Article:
The present invention may be practiced on a single computer, preferably using a client-server architecture. However, because the present invention preferably involves storage and/or searching of large numbers of graphical images of design products, the present invention preferably is implemented on a client-server system, wherein at least one client computer and at least one server computer is connected over a network, such as the Internet.
The Internet is a worldwide-decentralized network of computers having the ability to communicate with each other. The Internet has gained broad recognition as a viable medium for communicating and for conducting business. The World-Wide Web (Web) is comprised of server-hosting computers (Web servers) connected to the Internet that have hypertext documents (referred to as Web pages) stored there within. Web pages are accessible by client programs (e.g., Web browsers) utilizing the Hypertext Transfer Protocol (HTTP) via a Transmission Control Protocol/Internet Protocol (TCP/IP) connection between a client-hosting device and a server-hosting device. While HTTP and Web pages are the prevalent forms for the Web, the Web itself refers to a wide range of protocols including Secure Hypertext Transfer Protocol (HTTPS), File Transfer Protocol (FTP), and Gopher, and Web content formats including plain text, HyperText Markup Language (HTML), Extensible Markup Language (XML), as well as image formats such as Graphics Interchange Format (GIF) and Joint Photographic Experts Group (JPEG).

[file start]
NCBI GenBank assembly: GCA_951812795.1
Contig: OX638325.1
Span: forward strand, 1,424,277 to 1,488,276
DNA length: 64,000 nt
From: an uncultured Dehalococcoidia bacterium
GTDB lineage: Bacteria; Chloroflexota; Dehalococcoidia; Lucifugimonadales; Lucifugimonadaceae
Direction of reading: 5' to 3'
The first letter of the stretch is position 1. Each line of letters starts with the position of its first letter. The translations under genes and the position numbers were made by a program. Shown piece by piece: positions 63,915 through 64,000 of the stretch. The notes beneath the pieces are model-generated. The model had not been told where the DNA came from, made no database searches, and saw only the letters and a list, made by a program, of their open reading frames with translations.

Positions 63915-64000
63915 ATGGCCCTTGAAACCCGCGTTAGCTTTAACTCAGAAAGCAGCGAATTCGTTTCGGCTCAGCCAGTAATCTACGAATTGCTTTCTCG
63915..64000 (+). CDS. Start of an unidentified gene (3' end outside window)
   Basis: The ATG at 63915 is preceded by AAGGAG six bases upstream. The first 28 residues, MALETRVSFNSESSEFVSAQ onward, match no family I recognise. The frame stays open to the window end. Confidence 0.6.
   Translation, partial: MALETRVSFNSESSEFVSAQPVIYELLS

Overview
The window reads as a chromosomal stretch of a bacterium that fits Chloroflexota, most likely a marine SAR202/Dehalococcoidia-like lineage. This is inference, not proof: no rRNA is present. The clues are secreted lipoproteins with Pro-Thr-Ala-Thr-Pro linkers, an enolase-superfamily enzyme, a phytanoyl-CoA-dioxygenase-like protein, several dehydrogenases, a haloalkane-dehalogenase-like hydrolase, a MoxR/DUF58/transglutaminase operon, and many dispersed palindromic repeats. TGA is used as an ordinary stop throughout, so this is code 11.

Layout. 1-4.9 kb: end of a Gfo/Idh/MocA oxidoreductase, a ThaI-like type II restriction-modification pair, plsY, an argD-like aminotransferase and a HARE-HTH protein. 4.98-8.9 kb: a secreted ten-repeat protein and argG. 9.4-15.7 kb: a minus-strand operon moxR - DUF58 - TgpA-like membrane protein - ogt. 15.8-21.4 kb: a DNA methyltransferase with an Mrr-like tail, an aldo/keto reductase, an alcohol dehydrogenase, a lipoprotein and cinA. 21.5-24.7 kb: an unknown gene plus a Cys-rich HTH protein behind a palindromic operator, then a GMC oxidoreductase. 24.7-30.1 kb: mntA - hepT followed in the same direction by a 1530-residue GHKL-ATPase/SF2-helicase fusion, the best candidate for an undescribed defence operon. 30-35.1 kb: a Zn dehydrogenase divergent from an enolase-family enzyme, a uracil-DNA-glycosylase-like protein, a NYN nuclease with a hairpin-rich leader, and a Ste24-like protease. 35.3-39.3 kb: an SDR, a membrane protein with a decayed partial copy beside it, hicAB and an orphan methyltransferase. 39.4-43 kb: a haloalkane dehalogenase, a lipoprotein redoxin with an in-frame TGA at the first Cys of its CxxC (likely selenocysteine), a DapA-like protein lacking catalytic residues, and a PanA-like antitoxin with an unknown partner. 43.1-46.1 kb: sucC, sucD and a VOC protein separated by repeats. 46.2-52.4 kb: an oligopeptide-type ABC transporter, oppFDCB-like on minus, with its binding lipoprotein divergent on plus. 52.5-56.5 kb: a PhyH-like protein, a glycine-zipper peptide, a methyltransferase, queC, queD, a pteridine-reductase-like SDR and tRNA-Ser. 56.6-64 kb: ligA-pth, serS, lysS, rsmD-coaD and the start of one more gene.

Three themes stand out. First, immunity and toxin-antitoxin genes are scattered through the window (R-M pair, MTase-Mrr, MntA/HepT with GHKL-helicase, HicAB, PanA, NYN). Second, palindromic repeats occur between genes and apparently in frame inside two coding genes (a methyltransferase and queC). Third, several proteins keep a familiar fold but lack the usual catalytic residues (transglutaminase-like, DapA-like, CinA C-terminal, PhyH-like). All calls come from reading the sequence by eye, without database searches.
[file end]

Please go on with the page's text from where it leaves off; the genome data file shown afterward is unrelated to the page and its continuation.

A Website is conventionally a related collection of Web files that includes a beginning file called a “home” page. From the home page, a visitor can access other files and applications at a Web site. A large Web site may utilize a number of servers, which may or may not be different and which may or may not be geographically dispersed. For example, the Web site of the International Business Machines Corporation (www.ibm.com) includes thousands of Web pages and files spread out over multiple Web servers in locations worldwide.
A Web server (also referred to as an HTTP server) is a computer program that generally utilizes HTTP to serve files that form Web pages to requesting Web clients. Exemplary Web servers include International Business Machines Corporation's family of Lotus Domino® servers, the Apache server (available from www.apache.org), and Microsoft's Internet Information Server (IIS), available from Microsoft Corporation, Redmond, Wash. A Web client is a requesting program that also generally utilizes HTTP. A browser is an exemplary Web client for use in requesting Web pages and files from Web servers. A Web server waits for a Web client, such as a browser, to open a connection and to request a specific Web page or application. The Web server then sends a copy of the requested item to the Web client, closes the connection with the Web client, and waits for the next connection.